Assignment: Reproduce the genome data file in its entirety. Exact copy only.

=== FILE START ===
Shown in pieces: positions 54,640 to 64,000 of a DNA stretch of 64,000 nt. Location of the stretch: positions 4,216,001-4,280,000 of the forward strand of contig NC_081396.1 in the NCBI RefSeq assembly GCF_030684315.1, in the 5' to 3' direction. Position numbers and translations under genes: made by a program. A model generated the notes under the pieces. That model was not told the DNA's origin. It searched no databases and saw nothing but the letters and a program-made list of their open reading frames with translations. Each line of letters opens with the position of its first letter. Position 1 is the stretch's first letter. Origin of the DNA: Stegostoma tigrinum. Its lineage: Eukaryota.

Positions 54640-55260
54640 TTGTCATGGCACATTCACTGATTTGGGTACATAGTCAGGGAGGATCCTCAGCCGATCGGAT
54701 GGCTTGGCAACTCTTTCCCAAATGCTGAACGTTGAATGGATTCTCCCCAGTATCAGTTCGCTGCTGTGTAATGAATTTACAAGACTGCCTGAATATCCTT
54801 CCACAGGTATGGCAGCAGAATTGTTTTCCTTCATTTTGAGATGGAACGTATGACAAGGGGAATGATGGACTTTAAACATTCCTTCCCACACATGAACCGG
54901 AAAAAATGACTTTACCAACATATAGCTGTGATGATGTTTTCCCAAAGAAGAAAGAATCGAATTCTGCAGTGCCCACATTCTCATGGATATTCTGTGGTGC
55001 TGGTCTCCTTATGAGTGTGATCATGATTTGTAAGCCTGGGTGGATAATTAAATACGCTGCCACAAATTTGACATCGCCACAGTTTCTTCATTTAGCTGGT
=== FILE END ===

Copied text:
Shown in pieces: positions 54,640 to 64,000 of a DNA stretch of 64,000 nt. Location of the stretch: positions 4,216,001-4,280,000 of the forward strand of contig NC_081396.1 in the NCBI RefSeq assembly GCF_030684315.1, in the 5' to 3' direction. Position numbers and translations under genes: made by a program. A model generated the notes under the pieces. That model was not told the DNA's origin. It searched no databases and saw nothing but the letters and a program-made list of their open reading frames with translations. Each line of letters opens with the position of its first letter. Position 1 is the stretch's first letter. Origin of the DNA: Stegostoma tigrinum. Its lineage: Eukaryota.

Positions 54640-55260
54640 TTGTCATGGCACATTCACTGATTTGGGTACATAGTCAGGGAGGATCCTCAGCCGATCGGAT
54701 GGCTTGGCAACTCTTTCCCAAATGCTGAACGTTGAATGGATTCTCCCCAGTATCAGTTCGCTGCTGTGTAATGAATTTACAAGACTGCCTGAATATCCTT
54801 CCACAGGTATGGCAGCAGAATTGTTTTCCTTCATTTTGAGATGGAACGTATGACAAGGGGAATGATGGACTTTAAACATTCCTTCCCACACATGAACCGG
54901 AAAAAATGACTTTACCAACATATAGCTGTGATGATGTTTTCCCAAAGAAGAAAGAATCGAATTCTGCAGTGCCCACATTCTCATGGATATTCTGTGGTGC
55001 TGGTCTCCTTATGAGTGTGATCATGATTTGTAAGCCTGGGTGGATAATTAAATACGCTGCCACAAATTTGACATCGCCACAGTTTCTTCATTTAGCTGGT